At Koru, we define User Experience to be the value provided to the user when they are using a product. Furthermore, User Experience Design is the process of increasing user satisfaction by improving the usability, accessibility, and delight provided in the product interaction.
With design thinking increasingly permeating industries, the complexity of modern businesses are also advancing rapidly. This complexity manifests variably, for instance, raising the intuitiveness of a content management system or an HRMS. Without venturing into the specifics, a common thread binding these organizations is that the people working there need assistance in simplifying them. They deserve that their everyday interactions with operation systems to be simple, efficient, and also delightful.
We believe that the determining factor of success lies in the fact that we keep the user in the center of the design process. It is this approach which leads us to create designs that are clutter-free, easy, intuitive, scalable and engaging and provides a fabulous experience to your users.
The 4 phases explained below define the design methodology at Koru: Research, Synthesis, Ideation, and Design. Each phase is flexible, and a permutation of these forms a roadmap that allows us to build robust solutions collaboratively. For good measure, we’ve also thrown in some pearls of wisdom that propel our creative juices in the right direction.
Define the problem
- Rip the brief
- Define research methods
- Build research reports
Prioritize the problems
- Recommend solutions
- Make a plan
Explore effective solutions
- Create parallel concepts
- Gather feedback
- Iterate and add details of feedback
- Validate with users
Design the solution
- Define theme
- Design screens
- Prepare handoff
The human-centered design process starts with a good understanding of people and the needs that the design is intended to meet.”
– Don Norman
In this first stage, we flex our abilities towards understanding the scope of what is to be achieved, including the determination of the terms of the project such as timelines and budget. A UX Manager is designated to be in the thick of action takes the lead and deconstructs the brief. With the team alongside, they collaborate along with the team, they identify the missing gaps in understanding and the UX methods/exercises that can help in completing the picture. This phase begins depicting a clear picture of user needs and goals, and answers questions like: Who are the personas we’re designing for? What are their behaviors, needs, and goals?
UX methods engaged include –
- Contextual inquiry
- User study
- Persona definition
- Usability testing
- Process Mapping
“Get rid of everything that is not essential to making a point.”
– Christoph Niemann
This phase sees the results of the testing phase being compiled and assembled into reports. These are then inspected to identify behavioral trends and opportunity areas and potential sites of action. Once identified, the team gets down to the task of prioritizing the problems to be solved and establish the approach and line of action to be undertaken to solve the problem. The team builds a live Product Requirement Document that captures the same holistically.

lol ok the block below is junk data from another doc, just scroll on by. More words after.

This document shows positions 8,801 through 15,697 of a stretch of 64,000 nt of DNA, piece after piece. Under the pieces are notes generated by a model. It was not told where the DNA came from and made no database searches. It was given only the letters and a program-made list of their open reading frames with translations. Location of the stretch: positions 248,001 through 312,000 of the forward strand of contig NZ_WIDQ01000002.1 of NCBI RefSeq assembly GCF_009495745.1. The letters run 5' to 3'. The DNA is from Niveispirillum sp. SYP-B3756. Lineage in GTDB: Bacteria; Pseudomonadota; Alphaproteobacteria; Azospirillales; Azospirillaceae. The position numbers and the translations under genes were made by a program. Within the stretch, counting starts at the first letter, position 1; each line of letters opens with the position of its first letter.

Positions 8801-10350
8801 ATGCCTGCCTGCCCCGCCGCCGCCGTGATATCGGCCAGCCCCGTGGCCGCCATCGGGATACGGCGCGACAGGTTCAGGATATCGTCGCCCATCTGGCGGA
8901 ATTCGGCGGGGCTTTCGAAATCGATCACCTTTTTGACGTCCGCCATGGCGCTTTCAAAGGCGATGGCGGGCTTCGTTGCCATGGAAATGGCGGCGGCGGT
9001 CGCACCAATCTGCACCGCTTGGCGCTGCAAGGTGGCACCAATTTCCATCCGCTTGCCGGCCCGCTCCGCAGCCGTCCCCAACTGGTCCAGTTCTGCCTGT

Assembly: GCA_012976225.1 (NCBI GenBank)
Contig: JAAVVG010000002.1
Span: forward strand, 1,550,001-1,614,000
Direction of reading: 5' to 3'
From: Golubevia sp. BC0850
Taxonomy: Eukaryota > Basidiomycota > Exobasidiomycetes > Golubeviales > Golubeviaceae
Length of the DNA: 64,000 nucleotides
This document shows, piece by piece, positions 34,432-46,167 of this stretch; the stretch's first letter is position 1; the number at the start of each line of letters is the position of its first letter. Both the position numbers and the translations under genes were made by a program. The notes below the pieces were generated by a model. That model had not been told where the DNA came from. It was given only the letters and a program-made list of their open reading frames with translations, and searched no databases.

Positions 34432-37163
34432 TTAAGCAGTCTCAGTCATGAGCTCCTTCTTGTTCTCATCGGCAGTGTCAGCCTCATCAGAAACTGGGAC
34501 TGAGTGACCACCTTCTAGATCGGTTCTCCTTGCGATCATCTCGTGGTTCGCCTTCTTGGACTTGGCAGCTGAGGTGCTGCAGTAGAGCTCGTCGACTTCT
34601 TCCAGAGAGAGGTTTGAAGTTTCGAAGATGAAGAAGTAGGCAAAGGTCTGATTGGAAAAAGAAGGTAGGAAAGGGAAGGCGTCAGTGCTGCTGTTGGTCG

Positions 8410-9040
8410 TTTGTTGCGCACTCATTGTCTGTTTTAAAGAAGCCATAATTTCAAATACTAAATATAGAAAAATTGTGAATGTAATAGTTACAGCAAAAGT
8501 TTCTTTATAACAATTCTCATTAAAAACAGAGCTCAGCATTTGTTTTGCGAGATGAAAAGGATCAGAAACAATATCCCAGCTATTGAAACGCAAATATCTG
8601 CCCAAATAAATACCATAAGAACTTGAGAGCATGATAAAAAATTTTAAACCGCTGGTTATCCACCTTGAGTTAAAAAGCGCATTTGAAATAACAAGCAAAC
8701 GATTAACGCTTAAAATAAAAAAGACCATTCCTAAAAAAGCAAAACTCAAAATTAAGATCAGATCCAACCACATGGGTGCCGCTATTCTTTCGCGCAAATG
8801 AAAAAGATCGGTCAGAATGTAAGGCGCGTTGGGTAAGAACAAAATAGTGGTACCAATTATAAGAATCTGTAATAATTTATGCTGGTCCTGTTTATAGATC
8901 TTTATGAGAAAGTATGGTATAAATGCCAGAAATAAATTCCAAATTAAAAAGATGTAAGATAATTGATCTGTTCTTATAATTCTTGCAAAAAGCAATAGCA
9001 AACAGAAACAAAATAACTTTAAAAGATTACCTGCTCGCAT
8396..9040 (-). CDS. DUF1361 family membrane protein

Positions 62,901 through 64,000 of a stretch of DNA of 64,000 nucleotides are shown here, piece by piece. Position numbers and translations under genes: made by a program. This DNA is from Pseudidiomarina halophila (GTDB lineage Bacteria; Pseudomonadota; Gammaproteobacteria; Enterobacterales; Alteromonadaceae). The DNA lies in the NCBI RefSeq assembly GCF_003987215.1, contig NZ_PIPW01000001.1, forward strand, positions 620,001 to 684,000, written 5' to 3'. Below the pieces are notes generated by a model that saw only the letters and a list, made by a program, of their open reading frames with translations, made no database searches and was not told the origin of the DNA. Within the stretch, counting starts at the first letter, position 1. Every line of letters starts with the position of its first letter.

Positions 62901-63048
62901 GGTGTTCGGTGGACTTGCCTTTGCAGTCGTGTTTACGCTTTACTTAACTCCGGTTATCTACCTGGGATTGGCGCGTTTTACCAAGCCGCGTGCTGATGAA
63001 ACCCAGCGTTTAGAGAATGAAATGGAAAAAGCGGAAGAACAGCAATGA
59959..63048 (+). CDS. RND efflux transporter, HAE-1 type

“No. I don’t think the Empire had Wookies in mind when they designed it, Chewie.”
– Han Solo to Chewbacca referring to the Tydirium shuttle.
Clearly the most exciting phase of the design process, our ideation stage covers the creation of possible solutions that will meet business needs and user needs (and Wookie needs), zeroing in on the ones which would be viable on all grounds. This is when the UX team splits itself into smaller groups, working in their own silos. They brainstorm and build concepts that would address the identified user problems and could add value to the overall brief. These concepts are built as paper sketches or simple drawings on the whiteboard and are discussed internally and compiled into 2 to 3 specific directions. Once done, there are times when this phase slips into the cyclic mode, as there are always things to be improved. In doing so, the creative quotient of the solution gets maximized, and individual approaches end up being completely unique in their own ways.
“The most profound technologies are those that disappear. They weave themselves into the fabric of everyday life until they are indistinguishable from it.”
– Mark Weiser
Stepping into the design phase, invisibility is what we aim at. From the functional viewpoint, as the solution starts to get validated, the wireframes and prototypes are transformed into actual images with themes, components, and styles applied to them. The focus, mind you, is still centered on understanding on the user and workflows and building the best-suited interaction for them that is seamless and quietly efficient.
The outcomes of the design phase are jpeg mock-ups built using photoshop. Preparing and sharing of design specifications (principles, guidelines, colors, typography, iconography) with the development team is also part of this stage.
At Koru, we pursue the right design direction by rallying together and collaborating, thus building a shared understanding of the problem and solution. For us, the entire process of creation is based on the people we’re designing for, and the people we’re designing with.